Blogger and ace Russia scholar Paul Goble offers the following two–part overview of the Kremlin’s alienation of Russia’s eastern provinces, which now are looking to China and independence to secure their future. What a wonderful legacy that Great Leader Vladimir Putin is leaving behind him! How wise were the people of Russia to choose such brilliant visionary!
And how long before Putin must rely upon the tactics of Stalin to hold his sham nation together?
Transbaikal residents overwhelmingly identify themselves as “Siberians” regardless of their ethnicity, a new survey shows. And while most would settle for greater autonomy, a significant share says that they would welcome independence should the Russian Federation dissolve in the future. In an article provocatively titled “Will the Russian Federation Survive Until 2014?” Vitaly Kamyshev, a “Sibiryak” himself, reports that Irkutsk’s “Who’s Who” Agency determined that 80 percent of residents there identify as “Siberians” while only 12 percent say they are “Russians”. The same poll also found that approximately three Transbaikal residents out of five want greater autonomy for Siberia as a whole and that one in four – some 25 percent – are for a Siberia independent of the Russian Federation. (Unfortunately, Kamyshev does not give details on exactly when this poll was conducted or how many it queried.)
One reason for this perhaps surprising choice is the campaign by local Siberian activists to promote the ideas of 19th century “oblastniki” like Grigoiy Potanin and Nikolai Yadrintsev, who argued that Russia treated “Siberia as a colony,” and thus to gain seats for themselves in local legislatures, the last place where real electoral politics occur. But to far greater extent, this striking shift in self-identifications is an obvious reaction to three policies of President Vladimir Putin.
First, his re-centralization of power and his reduction in the size of inter-regional transfers have re-ignited long-simmering tensions between Moscow and the regions.
Second, Putin himself has unwittingly put regionalism in play by his efforts to combine existing federal units into new and larger ones, a process by which he clearly hopes to push out the ethnic dimension of Russian federalism. In Siberia and the Russian Far East, five small regions are now set to be combined with larger ones. On the one hand, that has the effect of undermining the importance of ethnicity as Putin wants, at least in some cases, but only at the cost of leading non-Russian elites to seek new accords on a regional basis with Russian ones, an effort that by itself makes regional identities more important than ethnic ones. On the other, by putting the question of the borders of regions into play again, Putin has unintentionally encouraged others especially in places far from Moscow to think about how they would redraw the political map of the Russian Federation in order to maximize their power. Elites in Khabarovsk kray, for example, having gotten approval to absorb two numerically small non-Russian areas, now talk openly about a greater Khabarovsk that would both become the largest federal unit in the country and have much greater influence in national politics.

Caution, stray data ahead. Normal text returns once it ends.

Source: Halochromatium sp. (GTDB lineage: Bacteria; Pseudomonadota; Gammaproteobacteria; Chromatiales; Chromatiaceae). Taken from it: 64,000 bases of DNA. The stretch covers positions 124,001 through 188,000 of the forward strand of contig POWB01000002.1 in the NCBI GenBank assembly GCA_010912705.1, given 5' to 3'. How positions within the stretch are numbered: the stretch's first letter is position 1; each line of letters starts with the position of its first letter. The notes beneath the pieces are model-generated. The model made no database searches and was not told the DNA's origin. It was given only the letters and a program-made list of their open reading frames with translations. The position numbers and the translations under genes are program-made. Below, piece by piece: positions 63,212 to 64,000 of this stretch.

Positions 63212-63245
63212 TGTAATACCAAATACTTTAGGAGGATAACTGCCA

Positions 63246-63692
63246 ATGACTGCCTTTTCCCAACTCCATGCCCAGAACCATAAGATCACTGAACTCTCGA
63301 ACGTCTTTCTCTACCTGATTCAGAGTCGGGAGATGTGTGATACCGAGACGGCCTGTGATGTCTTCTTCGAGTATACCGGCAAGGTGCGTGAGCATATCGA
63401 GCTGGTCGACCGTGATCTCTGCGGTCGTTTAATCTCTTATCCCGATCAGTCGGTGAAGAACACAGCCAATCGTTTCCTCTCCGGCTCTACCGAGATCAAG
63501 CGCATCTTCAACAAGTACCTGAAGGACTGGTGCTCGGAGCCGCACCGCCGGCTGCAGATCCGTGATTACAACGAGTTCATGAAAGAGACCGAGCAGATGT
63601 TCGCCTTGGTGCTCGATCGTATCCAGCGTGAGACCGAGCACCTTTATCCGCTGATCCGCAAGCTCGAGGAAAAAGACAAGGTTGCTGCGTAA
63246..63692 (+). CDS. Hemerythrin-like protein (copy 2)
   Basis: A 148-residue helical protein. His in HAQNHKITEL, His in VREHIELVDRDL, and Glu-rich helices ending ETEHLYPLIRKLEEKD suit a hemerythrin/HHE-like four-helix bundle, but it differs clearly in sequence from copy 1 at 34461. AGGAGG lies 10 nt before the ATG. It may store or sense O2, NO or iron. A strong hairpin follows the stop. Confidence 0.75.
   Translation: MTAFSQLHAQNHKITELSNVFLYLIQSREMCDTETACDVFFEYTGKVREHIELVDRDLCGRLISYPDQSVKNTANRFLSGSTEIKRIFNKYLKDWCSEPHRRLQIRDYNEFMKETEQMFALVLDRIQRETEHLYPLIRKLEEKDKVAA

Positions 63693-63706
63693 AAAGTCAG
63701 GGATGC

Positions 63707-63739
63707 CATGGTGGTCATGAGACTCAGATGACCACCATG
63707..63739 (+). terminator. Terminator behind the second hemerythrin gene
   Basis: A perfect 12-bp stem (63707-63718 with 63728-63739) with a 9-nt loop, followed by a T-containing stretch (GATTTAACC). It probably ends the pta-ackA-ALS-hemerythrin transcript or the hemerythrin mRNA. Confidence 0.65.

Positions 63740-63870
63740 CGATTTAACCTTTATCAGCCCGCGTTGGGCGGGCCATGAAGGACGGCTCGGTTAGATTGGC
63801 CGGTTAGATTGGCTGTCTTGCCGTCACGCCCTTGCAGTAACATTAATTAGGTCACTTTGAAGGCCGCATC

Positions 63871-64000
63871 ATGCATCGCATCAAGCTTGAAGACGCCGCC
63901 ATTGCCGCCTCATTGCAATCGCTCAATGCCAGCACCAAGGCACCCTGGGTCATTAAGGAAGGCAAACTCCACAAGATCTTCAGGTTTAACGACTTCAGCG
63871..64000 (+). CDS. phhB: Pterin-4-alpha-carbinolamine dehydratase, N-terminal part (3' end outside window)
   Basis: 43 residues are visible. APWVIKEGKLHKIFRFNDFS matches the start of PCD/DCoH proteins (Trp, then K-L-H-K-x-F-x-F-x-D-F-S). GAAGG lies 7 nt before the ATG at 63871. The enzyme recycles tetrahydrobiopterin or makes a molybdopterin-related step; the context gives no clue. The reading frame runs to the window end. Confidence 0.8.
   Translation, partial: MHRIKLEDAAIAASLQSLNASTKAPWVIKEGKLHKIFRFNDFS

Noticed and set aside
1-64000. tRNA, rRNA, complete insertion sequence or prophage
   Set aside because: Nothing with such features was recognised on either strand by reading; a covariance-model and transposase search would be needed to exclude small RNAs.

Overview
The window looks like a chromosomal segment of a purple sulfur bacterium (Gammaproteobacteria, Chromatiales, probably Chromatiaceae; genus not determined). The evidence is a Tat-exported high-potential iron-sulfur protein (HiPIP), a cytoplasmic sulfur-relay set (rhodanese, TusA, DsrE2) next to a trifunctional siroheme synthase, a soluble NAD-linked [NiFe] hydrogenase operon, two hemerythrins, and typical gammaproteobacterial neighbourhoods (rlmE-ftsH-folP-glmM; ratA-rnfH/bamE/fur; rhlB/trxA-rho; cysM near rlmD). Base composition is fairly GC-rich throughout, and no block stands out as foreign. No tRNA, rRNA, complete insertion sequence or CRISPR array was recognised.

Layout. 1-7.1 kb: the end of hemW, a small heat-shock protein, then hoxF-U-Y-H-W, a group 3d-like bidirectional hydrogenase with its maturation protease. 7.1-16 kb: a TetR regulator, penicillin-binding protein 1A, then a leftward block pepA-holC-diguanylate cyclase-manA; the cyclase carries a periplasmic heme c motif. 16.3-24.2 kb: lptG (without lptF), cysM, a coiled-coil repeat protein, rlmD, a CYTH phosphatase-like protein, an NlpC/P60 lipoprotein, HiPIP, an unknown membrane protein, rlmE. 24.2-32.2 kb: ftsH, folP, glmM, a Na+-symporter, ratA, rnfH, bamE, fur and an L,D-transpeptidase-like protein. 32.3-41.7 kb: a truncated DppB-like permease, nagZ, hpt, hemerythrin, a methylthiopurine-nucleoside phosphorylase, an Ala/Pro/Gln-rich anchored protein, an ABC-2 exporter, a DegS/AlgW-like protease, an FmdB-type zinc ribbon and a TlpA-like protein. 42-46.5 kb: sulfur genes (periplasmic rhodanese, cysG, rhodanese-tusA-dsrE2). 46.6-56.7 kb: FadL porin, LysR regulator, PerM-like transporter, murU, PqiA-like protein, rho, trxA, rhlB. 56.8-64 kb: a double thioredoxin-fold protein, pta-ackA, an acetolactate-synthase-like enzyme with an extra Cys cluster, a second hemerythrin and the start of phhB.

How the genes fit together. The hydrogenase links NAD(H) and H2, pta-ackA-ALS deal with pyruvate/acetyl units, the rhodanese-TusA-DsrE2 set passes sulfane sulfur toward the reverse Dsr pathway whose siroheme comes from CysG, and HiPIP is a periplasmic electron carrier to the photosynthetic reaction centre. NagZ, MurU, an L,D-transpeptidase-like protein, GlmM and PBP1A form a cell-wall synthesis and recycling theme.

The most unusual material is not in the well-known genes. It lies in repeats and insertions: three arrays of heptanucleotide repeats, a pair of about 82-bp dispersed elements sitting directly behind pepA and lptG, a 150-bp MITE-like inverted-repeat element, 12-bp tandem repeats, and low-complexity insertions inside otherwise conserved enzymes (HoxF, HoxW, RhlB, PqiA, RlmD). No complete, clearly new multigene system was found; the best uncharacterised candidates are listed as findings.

And third, Putin has sought to downplay ethnic Russian identity as well by promoting the non-ethnic “Rossiyane” as the future civic nation the Russian president says the country must have given its ethnic divisions. That does not satisfy many ethnic Russians or many ethnic non-Russians, and regionalism may become the choice of both.
Now as in the past, Moscow has sought to limit the rise of Siberian identity by playing up what it says is the threat of Chinese colonization of the region. But that argument, Kamyshev says, may be wearing thin: Ever more people in Siberia believe they are a colony already and some think they would be better off with a different master. None of this, of course, is to say that Siberian regionalism as either an identity or a movement is strong enough to pose any immediate threat to Moscow. But it is to suggest that downplaying ethnicity as Putin has done may not translate directly and without any problems into Russian patriotism. Instead, as this Irkutsk poll suggests, many who others view as members of particular nationalities or as inevitable “Rossiyane” may decide to view themselves in regionalist terms, a development that could pose serious challenges for Russia’s development not only in 2014 but perhaps much sooner.